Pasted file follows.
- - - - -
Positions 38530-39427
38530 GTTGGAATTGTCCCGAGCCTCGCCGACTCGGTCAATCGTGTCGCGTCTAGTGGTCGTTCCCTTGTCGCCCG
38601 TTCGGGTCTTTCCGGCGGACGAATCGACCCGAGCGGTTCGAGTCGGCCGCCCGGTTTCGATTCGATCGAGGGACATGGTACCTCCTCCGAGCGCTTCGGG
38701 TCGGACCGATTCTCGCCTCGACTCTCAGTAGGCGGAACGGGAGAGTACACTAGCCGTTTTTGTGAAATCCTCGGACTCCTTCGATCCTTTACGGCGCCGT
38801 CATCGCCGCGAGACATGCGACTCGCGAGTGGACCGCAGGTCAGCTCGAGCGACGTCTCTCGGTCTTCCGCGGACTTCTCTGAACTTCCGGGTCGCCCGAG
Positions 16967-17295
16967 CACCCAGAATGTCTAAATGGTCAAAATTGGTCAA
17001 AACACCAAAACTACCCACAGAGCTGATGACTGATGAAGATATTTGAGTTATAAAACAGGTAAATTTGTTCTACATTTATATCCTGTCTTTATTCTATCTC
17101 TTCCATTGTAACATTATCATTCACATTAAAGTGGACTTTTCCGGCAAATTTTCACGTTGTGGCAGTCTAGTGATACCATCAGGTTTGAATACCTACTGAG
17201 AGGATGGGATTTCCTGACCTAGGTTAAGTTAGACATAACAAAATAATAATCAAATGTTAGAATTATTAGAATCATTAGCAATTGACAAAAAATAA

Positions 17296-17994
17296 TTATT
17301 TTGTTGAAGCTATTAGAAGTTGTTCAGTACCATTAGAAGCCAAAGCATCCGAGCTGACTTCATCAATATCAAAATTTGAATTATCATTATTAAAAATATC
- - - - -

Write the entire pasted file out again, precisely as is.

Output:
Positions 38530-39427
38530 GTTGGAATTGTCCCGAGCCTCGCCGACTCGGTCAATCGTGTCGCGTCTAGTGGTCGTTCCCTTGTCGCCCG
38601 TTCGGGTCTTTCCGGCGGACGAATCGACCCGAGCGGTTCGAGTCGGCCGCCCGGTTTCGATTCGATCGAGGGACATGGTACCTCCTCCGAGCGCTTCGGG
38701 TCGGACCGATTCTCGCCTCGACTCTCAGTAGGCGGAACGGGAGAGTACACTAGCCGTTTTTGTGAAATCCTCGGACTCCTTCGATCCTTTACGGCGCCGT
38801 CATCGCCGCGAGACATGCGACTCGCGAGTGGACCGCAGGTCAGCTCGAGCGACGTCTCTCGGTCTTCCGCGGACTTCTCTGAACTTCCGGGTCGCCCGAG
Positions 16967-17295
16967 CACCCAGAATGTCTAAATGGTCAAAATTGGTCAA
17001 AACACCAAAACTACCCACAGAGCTGATGACTGATGAAGATATTTGAGTTATAAAACAGGTAAATTTGTTCTACATTTATATCCTGTCTTTATTCTATCTC
17101 TTCCATTGTAACATTATCATTCACATTAAAGTGGACTTTTCCGGCAAATTTTCACGTTGTGGCAGTCTAGTGATACCATCAGGTTTGAATACCTACTGAG
17201 AGGATGGGATTTCCTGACCTAGGTTAAGTTAGACATAACAAAATAATAATCAAATGTTAGAATTATTAGAATCATTAGCAATTGACAAAAAATAA

Positions 17296-17994
17296 TTATT
17301 TTGTTGAAGCTATTAGAAGTTGTTCAGTACCATTAGAAGCCAAAGCATCCGAGCTGACTTCATCAATATCAAAATTTGAATTATCATTATTAAAAATATC